Governor Corbett: Students are “Lost Story”
At the opening of last Friday’s Board of Trustees meeting, Governor Tom Corbett addressed his fellow board members and the public on hand. Corbett commended the Penn State student body for its positivity since early November.
“I think the efforts of the students have gotten lost in the media,” he said.
Friday morning, before the scheduled Trustees meeting, student leaders had breakfast with Gov. Tom Corbett as well as other trustees. UPUA president T.J. Bard, THON Overall Elaine Tanella, and other student leaders were able to talk to numerous trustees about the student body’s efforts and emotions over the past few months.
T.J. Bard explained how Gov. Corbett was shocked that the students weren’t receiving any press: “He was floored that the media wasn’t picking up on it. He said, ‘you guys need to have attention.’ He was frustrated that the media was focused on the rioters and not on the positive things the students were doing.”
This yearly breakfast marked the first meeting between student leaders and Board members since Jerry Sandusky’s arrest on November 5th. “We got a chance to talk about the student atmosphere on campus,” said Bard. He added that the entire conversation revolved around the students and their feelings toward the ongoing situation.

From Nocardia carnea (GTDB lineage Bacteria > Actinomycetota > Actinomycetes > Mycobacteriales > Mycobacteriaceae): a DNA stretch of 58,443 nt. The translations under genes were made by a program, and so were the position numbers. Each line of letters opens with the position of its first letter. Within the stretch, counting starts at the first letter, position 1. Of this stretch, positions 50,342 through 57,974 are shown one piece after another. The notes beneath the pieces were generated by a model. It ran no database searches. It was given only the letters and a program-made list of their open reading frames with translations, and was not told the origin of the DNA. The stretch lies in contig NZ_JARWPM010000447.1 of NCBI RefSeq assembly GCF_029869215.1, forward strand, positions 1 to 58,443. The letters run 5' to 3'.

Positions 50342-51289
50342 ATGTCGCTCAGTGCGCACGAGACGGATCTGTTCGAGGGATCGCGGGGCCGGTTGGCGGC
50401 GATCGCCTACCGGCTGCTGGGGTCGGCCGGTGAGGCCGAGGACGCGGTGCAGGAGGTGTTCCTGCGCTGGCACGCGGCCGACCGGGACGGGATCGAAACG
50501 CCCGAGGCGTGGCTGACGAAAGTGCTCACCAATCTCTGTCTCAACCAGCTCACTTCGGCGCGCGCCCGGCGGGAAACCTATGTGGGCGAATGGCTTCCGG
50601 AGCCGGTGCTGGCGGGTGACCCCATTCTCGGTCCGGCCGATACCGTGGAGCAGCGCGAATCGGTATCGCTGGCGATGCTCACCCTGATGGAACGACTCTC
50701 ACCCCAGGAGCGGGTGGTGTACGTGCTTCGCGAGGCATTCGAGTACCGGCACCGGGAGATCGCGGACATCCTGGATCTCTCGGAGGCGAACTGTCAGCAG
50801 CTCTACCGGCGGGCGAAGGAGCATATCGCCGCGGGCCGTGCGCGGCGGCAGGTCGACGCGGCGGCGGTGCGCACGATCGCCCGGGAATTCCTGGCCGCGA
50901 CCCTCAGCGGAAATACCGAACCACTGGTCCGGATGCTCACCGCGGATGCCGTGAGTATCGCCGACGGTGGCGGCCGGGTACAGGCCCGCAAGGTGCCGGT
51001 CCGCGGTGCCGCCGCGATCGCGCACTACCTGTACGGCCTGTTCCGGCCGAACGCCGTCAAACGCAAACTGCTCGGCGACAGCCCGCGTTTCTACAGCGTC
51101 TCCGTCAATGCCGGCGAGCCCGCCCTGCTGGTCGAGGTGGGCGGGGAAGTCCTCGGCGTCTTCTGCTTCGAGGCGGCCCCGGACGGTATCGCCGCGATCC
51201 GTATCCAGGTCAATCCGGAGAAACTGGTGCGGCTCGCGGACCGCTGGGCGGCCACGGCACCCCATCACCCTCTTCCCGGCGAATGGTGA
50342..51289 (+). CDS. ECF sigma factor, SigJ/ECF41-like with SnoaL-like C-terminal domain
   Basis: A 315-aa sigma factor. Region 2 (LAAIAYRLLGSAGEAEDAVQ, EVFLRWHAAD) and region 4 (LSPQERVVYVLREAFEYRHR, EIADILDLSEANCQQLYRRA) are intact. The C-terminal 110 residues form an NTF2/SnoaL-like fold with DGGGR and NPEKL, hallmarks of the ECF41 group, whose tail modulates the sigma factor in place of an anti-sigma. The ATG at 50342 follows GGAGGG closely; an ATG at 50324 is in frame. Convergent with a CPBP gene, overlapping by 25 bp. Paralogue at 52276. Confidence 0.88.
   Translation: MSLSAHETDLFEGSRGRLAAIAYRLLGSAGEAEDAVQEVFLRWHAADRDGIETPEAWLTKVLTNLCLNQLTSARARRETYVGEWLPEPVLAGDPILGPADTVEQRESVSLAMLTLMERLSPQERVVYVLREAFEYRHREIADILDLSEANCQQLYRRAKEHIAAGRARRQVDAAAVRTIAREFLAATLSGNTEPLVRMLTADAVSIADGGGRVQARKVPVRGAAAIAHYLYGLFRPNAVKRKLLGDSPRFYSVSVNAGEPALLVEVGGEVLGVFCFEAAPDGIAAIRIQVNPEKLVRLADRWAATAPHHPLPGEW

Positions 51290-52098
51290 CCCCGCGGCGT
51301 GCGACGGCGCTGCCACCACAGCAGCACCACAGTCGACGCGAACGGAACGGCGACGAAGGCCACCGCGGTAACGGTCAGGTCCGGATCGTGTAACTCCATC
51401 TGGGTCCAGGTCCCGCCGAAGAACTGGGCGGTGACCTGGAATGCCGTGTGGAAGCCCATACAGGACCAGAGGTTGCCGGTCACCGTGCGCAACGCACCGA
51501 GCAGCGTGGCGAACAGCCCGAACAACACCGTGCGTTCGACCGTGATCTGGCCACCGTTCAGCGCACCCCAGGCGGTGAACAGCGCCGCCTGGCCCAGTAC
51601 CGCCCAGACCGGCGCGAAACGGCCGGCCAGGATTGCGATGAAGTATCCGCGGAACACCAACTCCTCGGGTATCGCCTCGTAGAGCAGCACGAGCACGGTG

When it comes to the administration, transparency has been a widely talked about issue. Bard said, “They’re very open to admitting that they weren’t exactly able to be open and communicating with the students, that students weren’t always addressed.” However, Bard added that Governor Corbett is “very in tune to try to figure out what the emotions are on Penn State.”
Student Trustee, Pete Khoury was also in attendance at Friday’s Nittany Lion Inn breakfast. He commented on the ongoing rapport between the student body and the administration: “It is imperative that we have this communication aspect of things.”
Both Bard and Khoury agreed that the Board is much more in touch with the student body than it was in November. “I think there is an openness and an eagerness to engage the students, faculty, and staff to include them in the dialogue,” Khoury said.
Now that students have finally made their voices heard to the Board, will they be positively represented in the media? With THON less than a month away, will satellite trucks line up outside the BJC or will the students continue to be a “lost story?”
“When the governor says something like [Corbett’s opening statement], hopefully the press listens,” said Bard.
The ongoing struggle between Penn State students and the media has been just as visible as their frail relationship with the Board of Trustees. In both cases, students just want to be heard.